Synopses & Reviews
The vast empire that Alexander the Great left at his death in 323 BC has few parallels. For the next three hundred years the Greeks controlled a complex of monarchies and city-states that stretched from the Adriatic Sea to India. Walbank's lucid and authoritative history of that Hellenistic world examines political events, describes the different social systems and mores of the people under Greek rule, traces important developments in literature and science, and discusses the new religious movements.
Walbank's Hellenistic World beautifully recalls for contemporary readers the general and special achievements and features of one of the most remarkable periods in world history. Robin Lane Fox - Financial Times
Together these five compact volumes [Early Greece by Oswyn Murray, Democracy and Classical Greece by J. K. Davies, The Hellenistic World by F. W. Walbank, The Roman Republic by Michael Crawford, The Later Roman Empire by Averil Cameron, all available from Harvard] cover much of the history of the classical world, and do so with both ease and authority...For this new series they have been revised or otherwise brought up to date. John E. Rexine - History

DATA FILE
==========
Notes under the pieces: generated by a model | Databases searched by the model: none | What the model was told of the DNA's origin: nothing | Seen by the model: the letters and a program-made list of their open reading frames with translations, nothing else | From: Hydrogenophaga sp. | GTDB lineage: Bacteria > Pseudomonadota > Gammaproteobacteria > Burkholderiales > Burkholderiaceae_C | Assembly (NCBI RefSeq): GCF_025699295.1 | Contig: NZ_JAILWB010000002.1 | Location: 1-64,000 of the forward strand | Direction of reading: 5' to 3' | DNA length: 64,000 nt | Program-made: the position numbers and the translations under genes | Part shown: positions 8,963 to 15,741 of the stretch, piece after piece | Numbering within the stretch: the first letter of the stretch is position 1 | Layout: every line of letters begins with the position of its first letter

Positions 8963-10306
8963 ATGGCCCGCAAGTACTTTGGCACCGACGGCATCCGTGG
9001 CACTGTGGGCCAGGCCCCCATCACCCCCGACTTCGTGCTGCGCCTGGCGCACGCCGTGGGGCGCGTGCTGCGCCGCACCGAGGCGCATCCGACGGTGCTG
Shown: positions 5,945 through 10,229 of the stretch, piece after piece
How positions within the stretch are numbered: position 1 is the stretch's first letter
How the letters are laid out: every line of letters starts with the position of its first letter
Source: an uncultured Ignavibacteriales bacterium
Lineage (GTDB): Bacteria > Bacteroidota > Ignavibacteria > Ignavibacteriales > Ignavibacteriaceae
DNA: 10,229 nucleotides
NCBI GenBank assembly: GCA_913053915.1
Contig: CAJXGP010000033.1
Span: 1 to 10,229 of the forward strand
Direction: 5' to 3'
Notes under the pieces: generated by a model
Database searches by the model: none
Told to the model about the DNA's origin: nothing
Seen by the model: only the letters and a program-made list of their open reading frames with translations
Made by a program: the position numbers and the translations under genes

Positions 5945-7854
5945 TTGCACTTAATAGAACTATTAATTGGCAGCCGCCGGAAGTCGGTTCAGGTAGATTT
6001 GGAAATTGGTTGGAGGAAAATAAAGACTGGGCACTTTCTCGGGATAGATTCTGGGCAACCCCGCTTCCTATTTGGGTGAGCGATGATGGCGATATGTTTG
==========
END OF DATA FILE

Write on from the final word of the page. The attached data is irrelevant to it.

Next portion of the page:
Anyone with an interest in classical civilization would enjoy this...It is the best book [on the subject] available in English. Times Literary Supplement
Walbank's erudition is predictably wide as well as deep, his mastery of the essential documents assured...He is also commendably up-to-date on many vexed questions of interpretation...Walbank is clear and perceptive. Peter Green
A concise but comprehensive and authoritative book in English on the Hellenistic world, the world set in motion by Alexander the Great, is indeed most welcome. Walbank was unquestionably well equipped to undertake such a project, and his contribution has been well appreciated. Washington Post Book World
Walbank's lucid and authoritative history of the Hellenistic world examines political events, describes the different social systems and mores of the people under Greek rule, traces important developments in literature and science, and discusses the new religious movements.
Includes bibliographical references (p. -277) and indexes.
About the Author
F. W. Walbank was Rathbone Professor of Ancient History and Classical Archaeology at the University of Liverpool and a Fellow of the British Academy.
Table of Contents
List of Maps and Illustrations
1. Introduction: The Sources
2. Alexander the Great (336-323)
3. The Formation of the Kingdoms (323-276)
4. The Hellenistic World: A Homogeneous Culture?
5. Macedonia and Greece
6. Ptolemaic Egypt
7. The Seleucids and the East
8. Inter-City Contacts and Federal States
9. Social and Economic Trends
10. Cultural Developments: Philosophy, Science and Technology
11. The Frontiers of the Hellenistic World: Geographical Studies
12. Religious Developments
13. The Coming of Rome
Further Reading and Bibliography
Index of Sources